DHB urges government to avoid Queenstown for isolation due to healthcare
Southern DHB is pushing for Dunedin and Invercargill to be used for managed isolation ahead of Queenstown, due to concerns about its lack of medical facilities.
The DHB has been meeting today to discuss plans by the government to expand its facilities to the bottom of the South Island.
It said there was not enough medical care available in the resort town - but the government is not ruling Queenstown out of the running just yet.
Southern DHB chief executive Chris Fleming today told board members the government was well aware of their preference list.
Queenstown would face added pressure if additional medical care was needed because it lacked tertiary or secondary hospital facilities, he said.
"It's not so much Covid I'm worried about because there will be Covid positive people in that isolation group. It's the fact that a lot of the people we're treating now have other complexities associated with their ongoing health."
The Rees Hotel Queenstown chief executive Mark Rose was not keen to have his accommodation turned into an isolation facility, but said the issue ran deeper than that.
"We just don't have the ... facilities. We struggle during the ski season just with injuries on the mountain. If we had a big outbreak and had a bunch of cases become serious, we'd have to look to be able to transport them to Invercargill or Dunedin anyway so it makes a lot more sense that that's where they start out," Rose said.
Queenstown Lakes Mayor Jim Boult said the DHB's wishlist did not make it a done deal, but he was pleased to hear the feedback.
"That's an entirely sensible recommendation. This is nothing to do with whether we want or don't want isolation cases in the district, it simply recognises the very limited hospital facilities that we have," Boult said.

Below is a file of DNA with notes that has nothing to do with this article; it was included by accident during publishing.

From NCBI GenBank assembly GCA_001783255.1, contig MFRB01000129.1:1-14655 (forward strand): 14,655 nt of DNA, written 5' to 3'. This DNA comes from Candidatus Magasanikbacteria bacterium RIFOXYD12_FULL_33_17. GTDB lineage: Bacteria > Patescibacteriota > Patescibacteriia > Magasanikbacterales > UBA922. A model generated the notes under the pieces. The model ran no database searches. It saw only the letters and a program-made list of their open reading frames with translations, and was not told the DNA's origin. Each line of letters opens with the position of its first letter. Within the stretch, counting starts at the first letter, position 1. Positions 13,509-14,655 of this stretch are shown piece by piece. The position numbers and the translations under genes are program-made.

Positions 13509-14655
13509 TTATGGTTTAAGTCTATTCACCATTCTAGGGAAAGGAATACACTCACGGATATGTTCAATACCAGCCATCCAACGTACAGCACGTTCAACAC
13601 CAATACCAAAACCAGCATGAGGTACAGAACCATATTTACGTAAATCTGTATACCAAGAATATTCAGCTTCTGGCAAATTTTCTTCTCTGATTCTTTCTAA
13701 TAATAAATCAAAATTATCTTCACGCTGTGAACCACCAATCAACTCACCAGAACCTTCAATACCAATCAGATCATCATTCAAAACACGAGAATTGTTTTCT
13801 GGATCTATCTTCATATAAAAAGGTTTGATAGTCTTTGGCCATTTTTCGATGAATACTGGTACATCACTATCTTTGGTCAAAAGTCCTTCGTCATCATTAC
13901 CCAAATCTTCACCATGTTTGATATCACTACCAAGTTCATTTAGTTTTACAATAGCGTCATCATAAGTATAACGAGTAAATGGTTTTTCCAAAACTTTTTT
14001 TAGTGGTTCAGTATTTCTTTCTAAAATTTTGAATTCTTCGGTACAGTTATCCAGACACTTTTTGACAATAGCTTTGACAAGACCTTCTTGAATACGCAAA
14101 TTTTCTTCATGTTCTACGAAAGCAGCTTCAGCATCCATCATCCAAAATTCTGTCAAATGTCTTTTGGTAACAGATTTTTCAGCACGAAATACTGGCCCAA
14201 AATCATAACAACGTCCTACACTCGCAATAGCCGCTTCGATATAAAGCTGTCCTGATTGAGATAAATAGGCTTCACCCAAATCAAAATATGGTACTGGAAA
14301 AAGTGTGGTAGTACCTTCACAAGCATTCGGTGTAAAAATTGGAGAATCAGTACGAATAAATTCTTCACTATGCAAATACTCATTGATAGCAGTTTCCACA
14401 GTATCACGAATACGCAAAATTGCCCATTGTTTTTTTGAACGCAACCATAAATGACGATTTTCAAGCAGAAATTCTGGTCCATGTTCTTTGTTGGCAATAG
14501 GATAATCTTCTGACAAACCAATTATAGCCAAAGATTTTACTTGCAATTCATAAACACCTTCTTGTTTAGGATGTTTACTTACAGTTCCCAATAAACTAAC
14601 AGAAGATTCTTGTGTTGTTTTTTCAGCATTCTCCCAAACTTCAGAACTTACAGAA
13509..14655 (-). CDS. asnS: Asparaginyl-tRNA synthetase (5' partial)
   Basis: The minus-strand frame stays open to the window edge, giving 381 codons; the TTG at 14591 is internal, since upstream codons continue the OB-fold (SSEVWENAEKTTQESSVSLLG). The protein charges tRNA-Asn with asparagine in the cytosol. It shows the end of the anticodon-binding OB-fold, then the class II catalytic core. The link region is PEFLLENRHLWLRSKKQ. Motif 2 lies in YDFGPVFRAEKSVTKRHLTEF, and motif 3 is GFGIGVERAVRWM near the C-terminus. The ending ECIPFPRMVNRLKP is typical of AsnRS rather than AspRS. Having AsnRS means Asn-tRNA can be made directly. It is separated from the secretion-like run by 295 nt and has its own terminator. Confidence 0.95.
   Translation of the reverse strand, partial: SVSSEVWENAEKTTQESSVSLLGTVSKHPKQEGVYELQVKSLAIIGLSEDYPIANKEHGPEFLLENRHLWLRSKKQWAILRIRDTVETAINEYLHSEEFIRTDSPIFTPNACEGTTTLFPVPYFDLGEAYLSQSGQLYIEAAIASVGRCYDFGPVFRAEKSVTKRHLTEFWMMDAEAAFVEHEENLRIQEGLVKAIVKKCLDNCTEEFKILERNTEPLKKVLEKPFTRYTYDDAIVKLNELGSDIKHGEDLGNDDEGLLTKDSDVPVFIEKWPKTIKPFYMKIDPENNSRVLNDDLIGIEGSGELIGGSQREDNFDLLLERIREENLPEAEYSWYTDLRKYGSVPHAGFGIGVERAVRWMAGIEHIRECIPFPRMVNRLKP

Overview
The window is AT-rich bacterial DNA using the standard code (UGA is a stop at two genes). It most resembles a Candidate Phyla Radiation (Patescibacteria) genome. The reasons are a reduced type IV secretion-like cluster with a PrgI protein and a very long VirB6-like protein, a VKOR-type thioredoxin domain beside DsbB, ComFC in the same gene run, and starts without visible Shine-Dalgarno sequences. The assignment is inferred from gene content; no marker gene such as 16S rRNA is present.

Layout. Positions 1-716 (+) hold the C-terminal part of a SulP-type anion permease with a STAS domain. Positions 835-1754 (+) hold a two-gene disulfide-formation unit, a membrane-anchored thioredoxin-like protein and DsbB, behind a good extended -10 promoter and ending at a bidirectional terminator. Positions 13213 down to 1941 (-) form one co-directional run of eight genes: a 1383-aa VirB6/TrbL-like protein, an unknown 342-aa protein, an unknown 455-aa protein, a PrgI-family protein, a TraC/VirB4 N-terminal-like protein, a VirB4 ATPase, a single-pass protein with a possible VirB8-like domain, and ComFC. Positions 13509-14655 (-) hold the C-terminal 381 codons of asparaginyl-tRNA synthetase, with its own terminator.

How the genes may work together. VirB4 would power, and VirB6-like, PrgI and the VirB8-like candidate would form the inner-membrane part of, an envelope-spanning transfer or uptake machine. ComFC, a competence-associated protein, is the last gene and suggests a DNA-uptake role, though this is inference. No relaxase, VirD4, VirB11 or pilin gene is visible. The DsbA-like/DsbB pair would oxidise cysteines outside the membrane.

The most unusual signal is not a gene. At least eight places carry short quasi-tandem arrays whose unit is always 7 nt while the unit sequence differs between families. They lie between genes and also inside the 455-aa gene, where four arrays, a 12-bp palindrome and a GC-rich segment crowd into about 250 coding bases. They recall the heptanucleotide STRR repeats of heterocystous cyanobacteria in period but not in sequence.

It would be common sense to set up facilities in Dunedin or Invercargill, he said.
Dunedin Mayor Aaron Hawkins was unsurprised by the priority list, saying the southern city was well placed for health care.
"These are New Zealanders who are returning home and we have an obligation to look after them when they're here, and that means making sure that they have access to the best health care that they can if they need it while they are here in managed isolation," Hawkins said.
He has already received positive feedback over recent days about managed isolation, and said the city was prepared to do its bit to support returning New Zealanders.
However, Hawkins wanted to know more details about the isolation process and how risks would be contained so residents were kept safe.
Minister of Health Chris Hipkins wasn't ruling Queenstown out of the mix, but said the presence of public health teams would factor into the government's decision.
"Never say never. What Dr Woods and Air Commodore Webb are looking for at the moment is speed so they're obviously looking to set up managed isolation and quarantine facilities in areas where they can do so quickly," Hipkins said.
"But with the passage of time, it may well be that there are a range of additional facilities that may be pressed into use including potentially ones in Queenstown."
Invercargill's mayor, deputy mayor, council and Great South declined or were unavailable for comment.
Megan Woods, the minister in charge of quarantine and isolation facilities, is expected to visit the southern district in the coming weeks to consider hotel options.